Financial innovation can be defined as the act of creating and then popularizing new financial instruments. This implies advances over time in the financial instruments and payment systems used in the lending and borrowing of funds as well as innovations in the payment mechanisms and systems in the economy.
Financial systems provide vital services: they evaluate, screen and allocate capital, monitor the use of that capital, and facilitate transactions and risk management. If financial systems provide these services well, capital will flow to the most promising and deserving firms, promoting and sustaining economic growth. Financial innovation, which is the creation of new securities, markets and institutions, can improve the financial services sector and thereby accelerate economic growth.
These advances include innovations in technology, risk transfer and credit and equity generation. A number of innovations have taken place over time among them; the development of Automated Teller Machines (ATMs); the expansion of credit card usage; Debit cards; Money market funds; Basic forms of securitization; Venture capital funds and interest rate and currency swaps amongst many others.
Advantages of Financial Innovation
Financial innovation has been shown to increase the material wellbeing of economic players. Positive innovation has helped individuals and businesses to attain their economic goals more efficiently, enlarging their possibilities for mutually advantageous exchanges of goods and services.
Financial innovation, by increasing the variety of products available and facilitating intermediation, has promoted savings and channeled these resources to the most productive uses. It has also assisted to widen the availability of credit, help refinance obligations and allow for better allocation of risk, matching the supply of risk instruments to the demand of investors willing to bear it.
Innovation is also at the centre stage of encouraging technological progress when the requirements for information technology generate new technological projects, and induce their funding as in the case of venture capital.
Financial innovation lowers the cost of capital, promotes greater efficiency, and facilitates the smoothing of consumption and investment decisions with considerable benefits for households and corporations. As the new products contribute to the deepening of financial markets, innovation, in turn, fosters economic development.
Financial innovation may also help to moderate business cycle fluctuations. Innovations such as credit cards and home equity loans allow households to keep their consumption smooth, even when their incomes are not. The increased availability of credit to businesses allows them to smooth their spending across short periods when revenues do not cover costs.
The success of any innovation depends on three things. The first is how good the product is to begin with. Some financial products are poorly conceived or designed. Next is the appropriate use of the product: Is the product meant for a particular market or type of risk? And finally, the value of an innovation hinges on the competence of the person implementing it.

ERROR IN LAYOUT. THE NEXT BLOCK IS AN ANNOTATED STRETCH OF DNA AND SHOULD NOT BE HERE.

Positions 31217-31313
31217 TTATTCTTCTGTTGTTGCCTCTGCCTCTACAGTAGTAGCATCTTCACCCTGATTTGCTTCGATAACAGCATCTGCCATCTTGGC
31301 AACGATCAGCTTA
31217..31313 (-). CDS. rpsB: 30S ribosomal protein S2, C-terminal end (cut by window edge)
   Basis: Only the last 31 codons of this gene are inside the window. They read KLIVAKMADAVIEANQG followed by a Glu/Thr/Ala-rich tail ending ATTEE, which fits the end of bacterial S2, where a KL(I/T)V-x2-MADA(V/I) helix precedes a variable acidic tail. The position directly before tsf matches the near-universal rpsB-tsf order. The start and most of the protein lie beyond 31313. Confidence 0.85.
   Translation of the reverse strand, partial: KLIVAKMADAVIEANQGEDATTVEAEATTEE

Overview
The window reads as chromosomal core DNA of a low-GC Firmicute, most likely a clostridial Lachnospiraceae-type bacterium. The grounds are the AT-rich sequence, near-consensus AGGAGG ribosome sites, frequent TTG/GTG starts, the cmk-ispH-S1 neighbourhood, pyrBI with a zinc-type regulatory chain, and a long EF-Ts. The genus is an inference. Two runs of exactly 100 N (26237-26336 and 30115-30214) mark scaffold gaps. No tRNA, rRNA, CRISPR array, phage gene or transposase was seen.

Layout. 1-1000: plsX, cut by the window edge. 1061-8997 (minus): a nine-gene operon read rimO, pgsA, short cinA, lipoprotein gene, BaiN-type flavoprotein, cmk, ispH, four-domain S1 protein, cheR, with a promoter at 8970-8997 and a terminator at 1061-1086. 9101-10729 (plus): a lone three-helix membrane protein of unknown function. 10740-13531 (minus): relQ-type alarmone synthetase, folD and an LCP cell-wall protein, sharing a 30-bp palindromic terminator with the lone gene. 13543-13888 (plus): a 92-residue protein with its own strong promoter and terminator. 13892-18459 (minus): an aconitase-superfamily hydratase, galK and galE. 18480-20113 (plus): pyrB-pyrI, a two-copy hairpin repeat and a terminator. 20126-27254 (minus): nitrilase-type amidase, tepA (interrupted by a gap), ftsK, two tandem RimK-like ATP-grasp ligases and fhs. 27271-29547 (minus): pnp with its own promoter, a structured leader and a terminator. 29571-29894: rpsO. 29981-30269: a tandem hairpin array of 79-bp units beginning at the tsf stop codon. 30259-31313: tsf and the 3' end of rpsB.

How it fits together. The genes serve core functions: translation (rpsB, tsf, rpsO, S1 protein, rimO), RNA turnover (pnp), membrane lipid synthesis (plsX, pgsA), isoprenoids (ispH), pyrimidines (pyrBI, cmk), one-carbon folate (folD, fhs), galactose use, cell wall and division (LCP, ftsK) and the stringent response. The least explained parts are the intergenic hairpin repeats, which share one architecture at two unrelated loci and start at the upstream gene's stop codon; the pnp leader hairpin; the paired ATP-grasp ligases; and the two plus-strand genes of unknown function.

Disadvantages of financial innovation
The World financial crisis of 2007‐09 is a sharp reminder that financial innovations can bring substantial costs along with the benefits described above. However, sometimes the costs may outweigh any benefits making such financial innovations negative. Many households lost their homes when falling house prices made it impossible to refinance their subprime mortgages. Many intermediaries underestimated the risks of new financial products and were compelled to deleverage in the crisis. The resulting uncertainty contributed to the seizing up of key markets for liquidity, such as the interbank lending market
Rapid financial innovation can be a source of systemic risk as evidenced during the financial crisis. When financial products without a track record expand rapidly in a buoyant economic environment, investors tend to underestimate the risks that only occur in periods of economic stress. Separately, innovations that help conceal concentrations of risk can make the financial system more vulnerable to a shock. In both cases, the problem is that investors do not obtain adequate compensation for the risks that they take because they do not understand the risks or because the risks are invisible.
In conclusion, it should be noted that on balance, financial innovation has had a crucial and positive role in financial modernization, leading to the improvement of economic wellbeing. Hence, provided that we strengthen prudential regulation to discourage excessive risk taking in the future, innovation can continue to benefit our societies. It should be further noted that potential problems are likely to increase with the complexity of the instruments, the insufficiency of information conveyed by sellers, and the lack of due diligence on the part of investors.
Sanderson Abel is an Economist. He writes in his capacity as Senior Economist for the Bankers Association of Zimbabwe. For your valuable feedback and comments related to this article, he can be contacted on firstname.lastname@example.org or on numbers 04-744686 and 0772463008